I have written about the opportunity that Veterans 360 presents for transitioning veterans.  For those who may not have read my prior posts on what they do, here is a refresher:

It is very challenging to make a quick and successful transition from military to civilian life.  There are many obstacles that you encounter along the way, many new things to learn, and a unique set of experiences that you never want to forget.  It can really be daunting and confusing at times for any veteran to make the change back to civvie street.

It is particularly daunting and confusing for those veterans who are struggling with the effects of Post Traumatic and Combat Operational Stress as they leave the military.  Combat veterans, in particular, have a more difficult time making the transition.  I have spoken with many who are making the shift, and one theme comes through in every conversation: “What am I gonna do now?”

Being a transitioning Marine intimately familiar with the realities of PTSD myself I can fully relate.  It is tough to make the change from one way of life to another, and it is much more difficult for those with stress injuries as they wrestle the demons within while trying to adapt to a new life without.

There is an organization that I am affiliated with that aims to help combat veterans successfully navigate the challenges transition.  Veterans 360, a nonprofit organization headquartered in San Diego, is kicking off what I believe is a great program to help combat vets make a successful transition.

Here is their mission:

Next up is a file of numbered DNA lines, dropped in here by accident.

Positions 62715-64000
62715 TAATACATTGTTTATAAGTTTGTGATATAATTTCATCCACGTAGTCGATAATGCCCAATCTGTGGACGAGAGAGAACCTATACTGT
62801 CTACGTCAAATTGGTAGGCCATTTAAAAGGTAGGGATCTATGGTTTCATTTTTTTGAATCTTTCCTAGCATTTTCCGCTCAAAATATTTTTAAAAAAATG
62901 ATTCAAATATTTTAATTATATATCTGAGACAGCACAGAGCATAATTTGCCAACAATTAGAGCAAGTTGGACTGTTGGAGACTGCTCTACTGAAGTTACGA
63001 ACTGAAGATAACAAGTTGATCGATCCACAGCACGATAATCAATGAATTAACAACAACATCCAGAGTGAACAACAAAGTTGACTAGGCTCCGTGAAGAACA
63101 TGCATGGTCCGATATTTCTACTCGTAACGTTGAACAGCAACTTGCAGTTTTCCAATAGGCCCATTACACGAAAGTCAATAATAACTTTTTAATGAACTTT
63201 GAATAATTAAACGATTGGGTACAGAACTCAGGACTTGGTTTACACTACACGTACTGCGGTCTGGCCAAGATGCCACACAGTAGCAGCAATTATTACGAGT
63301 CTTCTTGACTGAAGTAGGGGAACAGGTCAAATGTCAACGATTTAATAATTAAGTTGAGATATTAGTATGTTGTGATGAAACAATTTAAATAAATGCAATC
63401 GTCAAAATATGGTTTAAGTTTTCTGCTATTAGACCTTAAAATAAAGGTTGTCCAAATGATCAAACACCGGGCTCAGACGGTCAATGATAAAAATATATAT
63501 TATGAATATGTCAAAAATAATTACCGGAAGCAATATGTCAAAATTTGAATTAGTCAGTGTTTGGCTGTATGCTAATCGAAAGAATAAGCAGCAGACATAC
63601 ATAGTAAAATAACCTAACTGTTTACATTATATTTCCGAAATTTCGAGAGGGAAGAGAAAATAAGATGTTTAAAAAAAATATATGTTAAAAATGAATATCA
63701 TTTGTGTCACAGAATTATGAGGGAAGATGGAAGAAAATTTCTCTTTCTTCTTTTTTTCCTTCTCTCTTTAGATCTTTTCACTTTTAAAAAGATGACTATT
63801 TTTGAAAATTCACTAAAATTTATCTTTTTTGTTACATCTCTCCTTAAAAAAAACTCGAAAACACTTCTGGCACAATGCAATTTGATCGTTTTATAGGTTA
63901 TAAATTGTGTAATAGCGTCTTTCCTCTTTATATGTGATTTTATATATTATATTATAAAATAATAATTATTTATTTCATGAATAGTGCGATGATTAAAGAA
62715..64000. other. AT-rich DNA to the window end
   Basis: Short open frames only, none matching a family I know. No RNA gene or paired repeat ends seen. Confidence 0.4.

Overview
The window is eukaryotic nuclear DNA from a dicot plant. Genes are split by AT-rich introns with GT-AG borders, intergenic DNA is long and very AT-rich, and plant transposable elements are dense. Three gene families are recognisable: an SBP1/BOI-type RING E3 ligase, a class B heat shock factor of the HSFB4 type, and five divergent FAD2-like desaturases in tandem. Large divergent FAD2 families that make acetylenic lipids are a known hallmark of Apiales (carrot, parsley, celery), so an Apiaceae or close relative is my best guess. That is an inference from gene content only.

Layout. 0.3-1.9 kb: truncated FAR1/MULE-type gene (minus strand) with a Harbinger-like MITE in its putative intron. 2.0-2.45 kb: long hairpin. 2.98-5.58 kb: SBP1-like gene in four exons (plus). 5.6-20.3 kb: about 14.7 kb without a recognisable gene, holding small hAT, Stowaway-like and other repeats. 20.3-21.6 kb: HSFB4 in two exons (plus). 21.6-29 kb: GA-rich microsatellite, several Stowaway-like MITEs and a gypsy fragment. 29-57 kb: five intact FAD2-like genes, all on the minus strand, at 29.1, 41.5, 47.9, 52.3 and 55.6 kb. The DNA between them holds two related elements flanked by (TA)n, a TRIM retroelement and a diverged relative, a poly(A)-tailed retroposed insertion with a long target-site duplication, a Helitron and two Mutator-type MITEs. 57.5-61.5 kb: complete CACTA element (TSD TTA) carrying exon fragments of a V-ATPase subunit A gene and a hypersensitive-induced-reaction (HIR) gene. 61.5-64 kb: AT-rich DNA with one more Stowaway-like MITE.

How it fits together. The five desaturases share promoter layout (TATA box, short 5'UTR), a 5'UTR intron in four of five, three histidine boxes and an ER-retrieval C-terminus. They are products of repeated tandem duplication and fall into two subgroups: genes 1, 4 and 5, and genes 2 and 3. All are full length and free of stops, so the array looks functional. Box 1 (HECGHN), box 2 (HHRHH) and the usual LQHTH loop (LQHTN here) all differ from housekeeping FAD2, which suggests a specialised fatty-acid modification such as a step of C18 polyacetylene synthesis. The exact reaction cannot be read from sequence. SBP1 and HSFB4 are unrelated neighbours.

Veterans 360 has a clearly defined mission: to provide recently separated combat veterans with a carefully developed and managed program of support that will help them develop the professional and interpersonal skills needed to succeed in civilian life. Our goal is that through engagement, education, employment and healing, our student-veterans will utilize what they have learned, manage the resources that are available to them and become equipped for an exceedingly successful transition into civilian life.

They help vets by bringing them into an cohesive and immersive environment for the crucial first two months after leaving the service.  Veterans 360 brings a dozen or so combat vets together, forming a “squad” that will go through an integrated and comprehensive transition program together.  They will work live together, work together, and heal together in an environment that centers around engagement with the local community, education focused on basic skills and vocational training, employment facilitation that will help them find meaningful work, and healing to help deal with PTS.

All of this is accomplished through individual and corporate donations, and not one thin dime of the veteran’s post-service VA or other benefits will be touched.  This is a critical point, as many unseemly organizations and “educational” facilities have sprung up with the cloaked goal to separate the veterans from their money.  Veterans 360 is proudly not one of them.

Veterans 360 is about to kick off their inaugural squad engagement on April 1st of this year.  They are looking for candidates to participate in the program.  The details of the initial effort are listed in their recruiting poster:

Veterans 360 Recruiting Poster

If you are a combat veteran in the San Diego area who is looking for something innovative to help with your transition, check it out!

The “traditional” job interview, Part 2: Into the Fire

Hello again!

I left you hanging on the edge of your seat in my last post, and today we are going to finish the traditional job interview story.  We left off with you at the coffee shop making your last minute preparations to cross the street and meet with the interviewer.  So go ahead and finish that donut, wash your hands, check yourself in the mirror to make sure that you don’t have crumbs on your shirt.  Let’s go meet the person who will decide your employment fate!

First off, you need to remember that you are most likely being evaluated the second your hand touches the company’s doorknob.  Maybe even before then, depending on the circumstances of your interview.  Here is a real example of how one company evaluates its candidates: